By Maryann Gogniat Eidemiller - OSV Newsweekly, 9/18/2011
If you drive along Interstate 94 through North Dakota, Father James P. Shea said, “You will see billboards for state colleges advertising against each other, all competing for the same pot of money.”
And, he noted, the marketing budget that pays for those and other ads is likely to be subsidized by the state. That source of support is one reason why state institutions can have lower tuition than what’s found at Catholic colleges and universities, which do not receive public dollars.
Father Shea is president of the University of Mary in Bismarck, where tuition, room and board total about $18,660 annually. According to the university website, it is “one of the most affordable private colleges and universities in the nation.”
Many Catholic colleges are much higher, some topping $50,000.
Lowering bottom line
“Our tuition fees are roughly $30,000, then with room and board, it comes close to being $40,000. That actually makes us a moderately priced option among private schools in Minnesota,” said Mark Dienhart, executive vice president and chief operating officer of the University of St. Thomas in St. Paul, Minn. “But our students, on average, are paying quite a bit less.”
Catholic colleges and universities lower the bottom line on tuition with an array of academic, leadership, needs-based and other scholarships for which the majority of students are eligible.
“We scholarship 98 percent of our students because we are committed to keeping the price down for them,” Father Shea old Our Sunday Visitor (see related story, Page 2B).
That’s not easy when Catholic colleges and universities, like all private institutions of higher learning, have to meet their operation obligations without public funding.
St. Thomas has 11,000 students, a physical plant valued at $701 million, and an annual budget of $193.1 million. There are 2,000 employees, nearly half of them full-time or part-time faculty, and the teacher to student ratio is 14:1. That’s one of the reasons that costs are so high, Dienhart said.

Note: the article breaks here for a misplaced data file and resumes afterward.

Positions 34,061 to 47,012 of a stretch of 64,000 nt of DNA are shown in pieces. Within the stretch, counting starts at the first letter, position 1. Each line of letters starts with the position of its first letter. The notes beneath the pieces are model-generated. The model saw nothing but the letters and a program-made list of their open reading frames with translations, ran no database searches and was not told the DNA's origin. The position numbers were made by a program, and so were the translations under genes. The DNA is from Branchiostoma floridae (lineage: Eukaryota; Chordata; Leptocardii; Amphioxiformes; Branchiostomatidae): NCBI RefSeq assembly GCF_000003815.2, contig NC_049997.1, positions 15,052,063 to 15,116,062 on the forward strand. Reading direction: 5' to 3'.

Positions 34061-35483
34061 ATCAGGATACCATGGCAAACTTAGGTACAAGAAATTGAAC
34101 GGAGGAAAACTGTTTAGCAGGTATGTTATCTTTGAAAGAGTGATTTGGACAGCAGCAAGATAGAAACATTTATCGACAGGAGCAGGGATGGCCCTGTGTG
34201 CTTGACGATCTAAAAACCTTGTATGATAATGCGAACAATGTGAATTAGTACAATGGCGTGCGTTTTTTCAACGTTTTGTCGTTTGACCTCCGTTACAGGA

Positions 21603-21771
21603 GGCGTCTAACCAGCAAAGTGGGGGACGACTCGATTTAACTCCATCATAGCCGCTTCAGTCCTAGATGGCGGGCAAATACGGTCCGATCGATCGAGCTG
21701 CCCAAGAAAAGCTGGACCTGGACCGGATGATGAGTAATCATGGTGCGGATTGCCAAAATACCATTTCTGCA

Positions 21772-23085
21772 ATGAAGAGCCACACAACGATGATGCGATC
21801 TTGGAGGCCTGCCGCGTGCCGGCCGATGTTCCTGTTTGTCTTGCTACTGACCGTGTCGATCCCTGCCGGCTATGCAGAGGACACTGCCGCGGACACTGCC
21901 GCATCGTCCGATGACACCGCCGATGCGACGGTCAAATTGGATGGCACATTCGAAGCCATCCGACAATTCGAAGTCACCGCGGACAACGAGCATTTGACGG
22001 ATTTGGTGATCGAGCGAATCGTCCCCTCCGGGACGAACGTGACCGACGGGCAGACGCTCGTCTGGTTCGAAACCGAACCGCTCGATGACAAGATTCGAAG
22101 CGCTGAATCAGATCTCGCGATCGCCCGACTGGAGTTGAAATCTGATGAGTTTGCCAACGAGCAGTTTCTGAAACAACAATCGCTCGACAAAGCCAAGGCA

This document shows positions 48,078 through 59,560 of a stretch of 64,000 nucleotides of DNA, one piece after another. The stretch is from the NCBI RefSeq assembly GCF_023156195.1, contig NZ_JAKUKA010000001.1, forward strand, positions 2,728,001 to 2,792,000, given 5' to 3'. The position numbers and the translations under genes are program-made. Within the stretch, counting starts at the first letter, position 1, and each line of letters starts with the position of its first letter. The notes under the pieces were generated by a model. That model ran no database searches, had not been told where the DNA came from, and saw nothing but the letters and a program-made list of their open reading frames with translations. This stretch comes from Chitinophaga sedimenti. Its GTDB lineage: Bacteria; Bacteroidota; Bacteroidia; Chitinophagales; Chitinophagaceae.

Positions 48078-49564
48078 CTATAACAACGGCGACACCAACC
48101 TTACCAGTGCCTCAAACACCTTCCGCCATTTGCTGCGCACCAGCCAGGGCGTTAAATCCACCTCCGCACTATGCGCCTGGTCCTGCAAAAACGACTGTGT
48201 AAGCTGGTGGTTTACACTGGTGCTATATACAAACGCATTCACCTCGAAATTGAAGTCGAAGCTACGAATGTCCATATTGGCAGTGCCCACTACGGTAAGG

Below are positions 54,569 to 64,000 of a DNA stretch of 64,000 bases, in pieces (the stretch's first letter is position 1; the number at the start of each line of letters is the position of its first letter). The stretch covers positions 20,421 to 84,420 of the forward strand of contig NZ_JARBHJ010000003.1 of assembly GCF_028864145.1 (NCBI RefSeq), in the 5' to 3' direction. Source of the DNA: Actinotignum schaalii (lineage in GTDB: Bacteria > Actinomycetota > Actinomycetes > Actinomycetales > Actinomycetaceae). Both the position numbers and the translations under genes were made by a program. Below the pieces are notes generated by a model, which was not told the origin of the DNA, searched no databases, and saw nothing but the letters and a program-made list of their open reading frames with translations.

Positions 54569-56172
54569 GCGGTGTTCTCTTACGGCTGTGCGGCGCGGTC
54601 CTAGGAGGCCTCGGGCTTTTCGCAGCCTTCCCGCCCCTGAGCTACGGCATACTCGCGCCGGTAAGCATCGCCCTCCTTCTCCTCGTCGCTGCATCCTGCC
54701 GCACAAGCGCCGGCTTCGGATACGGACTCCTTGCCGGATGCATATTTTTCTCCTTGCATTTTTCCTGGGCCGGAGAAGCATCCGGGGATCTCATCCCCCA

“We have to keep up with modern technology when you talk about the science classrooms and the computer technology that you have to have on campus. We cannot afford to be 10 years behind the times,” he told OSV. “But there are certain things where we feature inefficiency, and that is, the small classroom sizes where there is personal attention for students who come to our institution. That is what parents and students are certainly looking for.”
U-Mary has about 3,000 students, a 16:1 teacher to student ratio and an annual budget of $41.2 million.
“The costs in a private college or university certainly goes up more quickly than in a public institution with things like health insurance for employees,” Father Shea told OSV. “In the last few years, we have had to increase our health insurance costs by about 13 percent a year. State institutions typically have a program subsidized by the state, and we don’t. But we have to keep up with the salaries and benefits that are needed to keep people happy and to pay a living wage.”
Dienhart called it a good “business model” to ensure that Catholic colleges and universities have “the very best teachers and scholars” for their small classrooms. Doing so requires being competitive with salaries, benefits and what the institution can offer its faculty in research capabilities, laboratories and technology.
“There’s another ‘inefficiency’ at the heart of what we offer,” he said. “Some colleges will put graduate assistants in classrooms and labs instead of faculty members, and we don’t want to do that. There are some institutions that have had to make those decisions.”
Expenses also rose in recent years as private colleges have had to meet growing needs for student counseling, everything from psychological counseling to programs for students with disabilities.
As those and other factors drive up operating expenses, Dienhart said, “It’s difficult for a lot of folks to understand that we couldn’t charge what it costs to educate a student, and that we are providing educational services for less than what it costs us to do so.”
St. Thomas is in its sixth year of a $500 million capital campaign, and $450 million has been raised so far. The largest single priority will be on student financial aid, which is crucial, Dienhart said, in making a college education affordable, and in making a college attractive to students.
“We seem to be in a time when people want to label higher education as being a private good rather than a public good,” he said. “But everything you are reading and seeing is that the new jobs created in a new economy require at least two years of post-secondary education, if not four years. So we have to look at higher education as being a public good, not a private good, if you look at higher education as the single most important factor in producing personal wealth. That spells public good. And college education is about learning your own capabilities and your ambitions, and in becoming the kind of person you are going to be. It’s not just about money, it’s about fulfillment.”
Maryann Gogniat Eidemiller writes from Pennsylvania.
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